javascript – Is there a performance difference between on chained and on with multiple events?


I've always used on with multiple events with the thought that it would simplify my code and make it easier to understand, but for some time now I've come across several plugins using on in a chained way.

Example with multiple events:

$('#foo').on('click , dblclick', function(e) {
  if (e.type === 'click') {
  } else {
    console.log('double click');

Chained example:

$('bar').on('click', function() {
}).on('dblclick', function() {
  console.log('double click');

Analytically, is there any advantage/disadvantage of one approach to another? is there any case that would take one to be slower?


There is no performance difference, under the elem.addEventListener( type, eventHandler, false ); both versions become a simple elem.addEventListener( type, eventHandler, false ); for each event you pass (where type is the name of the event), so no matter what form, the amount of event listeners will be the same at the end. There is also the factor that there is a string break to identify that 'click dblclick' are two events, however even passing only one event as 'dblclick' this string processing occurs in the same way.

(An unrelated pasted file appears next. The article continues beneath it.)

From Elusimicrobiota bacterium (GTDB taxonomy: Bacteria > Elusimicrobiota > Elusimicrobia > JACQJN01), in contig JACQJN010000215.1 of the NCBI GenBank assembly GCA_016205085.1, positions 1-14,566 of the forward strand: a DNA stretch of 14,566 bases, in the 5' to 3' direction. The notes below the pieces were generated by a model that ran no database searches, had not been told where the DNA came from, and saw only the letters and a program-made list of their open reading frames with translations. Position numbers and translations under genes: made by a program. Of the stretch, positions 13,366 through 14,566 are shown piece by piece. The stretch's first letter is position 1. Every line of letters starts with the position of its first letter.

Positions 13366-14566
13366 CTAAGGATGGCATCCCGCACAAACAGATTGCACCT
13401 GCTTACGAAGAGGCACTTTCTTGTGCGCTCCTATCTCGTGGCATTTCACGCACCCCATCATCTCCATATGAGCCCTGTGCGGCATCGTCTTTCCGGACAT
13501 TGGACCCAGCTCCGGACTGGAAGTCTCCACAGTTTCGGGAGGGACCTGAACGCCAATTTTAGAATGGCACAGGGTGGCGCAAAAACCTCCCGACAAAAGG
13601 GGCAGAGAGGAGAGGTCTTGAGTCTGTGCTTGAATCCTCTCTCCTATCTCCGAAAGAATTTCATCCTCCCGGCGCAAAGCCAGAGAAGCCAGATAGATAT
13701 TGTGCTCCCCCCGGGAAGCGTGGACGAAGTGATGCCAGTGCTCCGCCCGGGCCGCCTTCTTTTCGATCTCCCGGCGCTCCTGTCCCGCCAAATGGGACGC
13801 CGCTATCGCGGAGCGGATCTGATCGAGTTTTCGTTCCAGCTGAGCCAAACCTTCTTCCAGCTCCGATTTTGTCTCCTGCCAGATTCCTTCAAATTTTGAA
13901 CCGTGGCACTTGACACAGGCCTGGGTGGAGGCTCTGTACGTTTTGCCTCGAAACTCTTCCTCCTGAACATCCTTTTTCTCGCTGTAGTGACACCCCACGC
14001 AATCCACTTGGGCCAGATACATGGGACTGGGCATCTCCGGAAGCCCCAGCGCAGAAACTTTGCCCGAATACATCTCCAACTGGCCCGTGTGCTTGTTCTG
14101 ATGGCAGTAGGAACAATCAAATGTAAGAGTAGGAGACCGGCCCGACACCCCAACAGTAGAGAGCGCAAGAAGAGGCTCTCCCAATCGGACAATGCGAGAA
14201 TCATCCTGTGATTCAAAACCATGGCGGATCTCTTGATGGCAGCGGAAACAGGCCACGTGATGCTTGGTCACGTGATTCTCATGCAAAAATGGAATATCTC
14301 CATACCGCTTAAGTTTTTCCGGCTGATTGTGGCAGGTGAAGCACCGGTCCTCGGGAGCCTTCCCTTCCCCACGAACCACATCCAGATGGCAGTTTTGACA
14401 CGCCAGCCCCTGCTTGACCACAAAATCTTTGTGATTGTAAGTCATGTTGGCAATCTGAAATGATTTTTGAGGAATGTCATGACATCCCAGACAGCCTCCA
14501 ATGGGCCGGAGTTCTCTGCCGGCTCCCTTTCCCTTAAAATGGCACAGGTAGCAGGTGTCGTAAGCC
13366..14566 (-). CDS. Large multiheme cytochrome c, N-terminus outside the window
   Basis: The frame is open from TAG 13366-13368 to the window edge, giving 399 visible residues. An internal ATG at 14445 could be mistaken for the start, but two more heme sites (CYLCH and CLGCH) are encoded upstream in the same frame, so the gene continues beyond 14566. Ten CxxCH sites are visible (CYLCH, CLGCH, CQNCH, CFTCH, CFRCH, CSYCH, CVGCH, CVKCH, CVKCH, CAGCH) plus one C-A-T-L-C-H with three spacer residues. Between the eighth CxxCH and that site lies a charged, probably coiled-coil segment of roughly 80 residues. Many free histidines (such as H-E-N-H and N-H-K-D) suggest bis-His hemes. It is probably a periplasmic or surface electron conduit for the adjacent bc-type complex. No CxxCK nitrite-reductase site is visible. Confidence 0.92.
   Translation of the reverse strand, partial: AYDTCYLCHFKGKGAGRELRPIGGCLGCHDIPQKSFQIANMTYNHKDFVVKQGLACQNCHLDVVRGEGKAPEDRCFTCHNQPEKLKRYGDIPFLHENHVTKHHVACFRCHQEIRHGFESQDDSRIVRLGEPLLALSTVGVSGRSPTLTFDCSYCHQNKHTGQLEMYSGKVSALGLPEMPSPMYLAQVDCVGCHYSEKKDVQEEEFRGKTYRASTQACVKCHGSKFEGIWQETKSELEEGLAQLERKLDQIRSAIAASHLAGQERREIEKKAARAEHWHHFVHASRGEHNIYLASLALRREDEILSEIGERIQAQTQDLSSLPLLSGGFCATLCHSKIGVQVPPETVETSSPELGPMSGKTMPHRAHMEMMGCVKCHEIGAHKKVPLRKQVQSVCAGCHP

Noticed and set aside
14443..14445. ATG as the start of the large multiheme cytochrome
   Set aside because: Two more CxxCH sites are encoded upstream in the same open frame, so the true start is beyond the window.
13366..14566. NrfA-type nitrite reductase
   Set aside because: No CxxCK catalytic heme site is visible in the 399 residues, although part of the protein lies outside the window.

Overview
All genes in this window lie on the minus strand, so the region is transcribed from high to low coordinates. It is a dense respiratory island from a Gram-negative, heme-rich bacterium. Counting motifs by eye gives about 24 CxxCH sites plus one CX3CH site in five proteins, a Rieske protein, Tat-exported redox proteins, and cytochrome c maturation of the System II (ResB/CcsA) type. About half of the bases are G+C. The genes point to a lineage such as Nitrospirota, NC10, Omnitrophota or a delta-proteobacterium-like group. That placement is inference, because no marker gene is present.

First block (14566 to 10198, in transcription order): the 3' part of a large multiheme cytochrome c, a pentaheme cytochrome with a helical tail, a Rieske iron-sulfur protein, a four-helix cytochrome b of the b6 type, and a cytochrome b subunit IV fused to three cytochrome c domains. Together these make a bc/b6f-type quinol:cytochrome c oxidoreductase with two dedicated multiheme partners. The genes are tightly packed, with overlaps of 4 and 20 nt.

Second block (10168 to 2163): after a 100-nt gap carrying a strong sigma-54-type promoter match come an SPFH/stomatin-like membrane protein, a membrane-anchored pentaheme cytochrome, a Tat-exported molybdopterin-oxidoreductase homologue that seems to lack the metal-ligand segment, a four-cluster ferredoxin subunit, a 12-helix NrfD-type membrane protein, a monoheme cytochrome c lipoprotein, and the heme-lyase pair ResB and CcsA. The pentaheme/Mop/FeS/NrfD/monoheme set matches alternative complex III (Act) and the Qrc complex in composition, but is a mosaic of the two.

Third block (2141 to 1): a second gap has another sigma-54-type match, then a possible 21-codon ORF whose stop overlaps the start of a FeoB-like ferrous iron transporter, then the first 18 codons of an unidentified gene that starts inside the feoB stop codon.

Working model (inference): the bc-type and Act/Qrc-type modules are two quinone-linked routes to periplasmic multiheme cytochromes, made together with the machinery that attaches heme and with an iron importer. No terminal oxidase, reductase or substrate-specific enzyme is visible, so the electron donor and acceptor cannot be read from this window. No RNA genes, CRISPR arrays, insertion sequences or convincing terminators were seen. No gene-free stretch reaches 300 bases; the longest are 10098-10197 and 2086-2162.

About approach advantage, it depends on the context. In your examples I think the second version is clearer in that it doesn't include an if-else , but that's subjective.

Note: actually there is a performance difference factor, its version with multiple events has ifs , however the cost of this is negligible.

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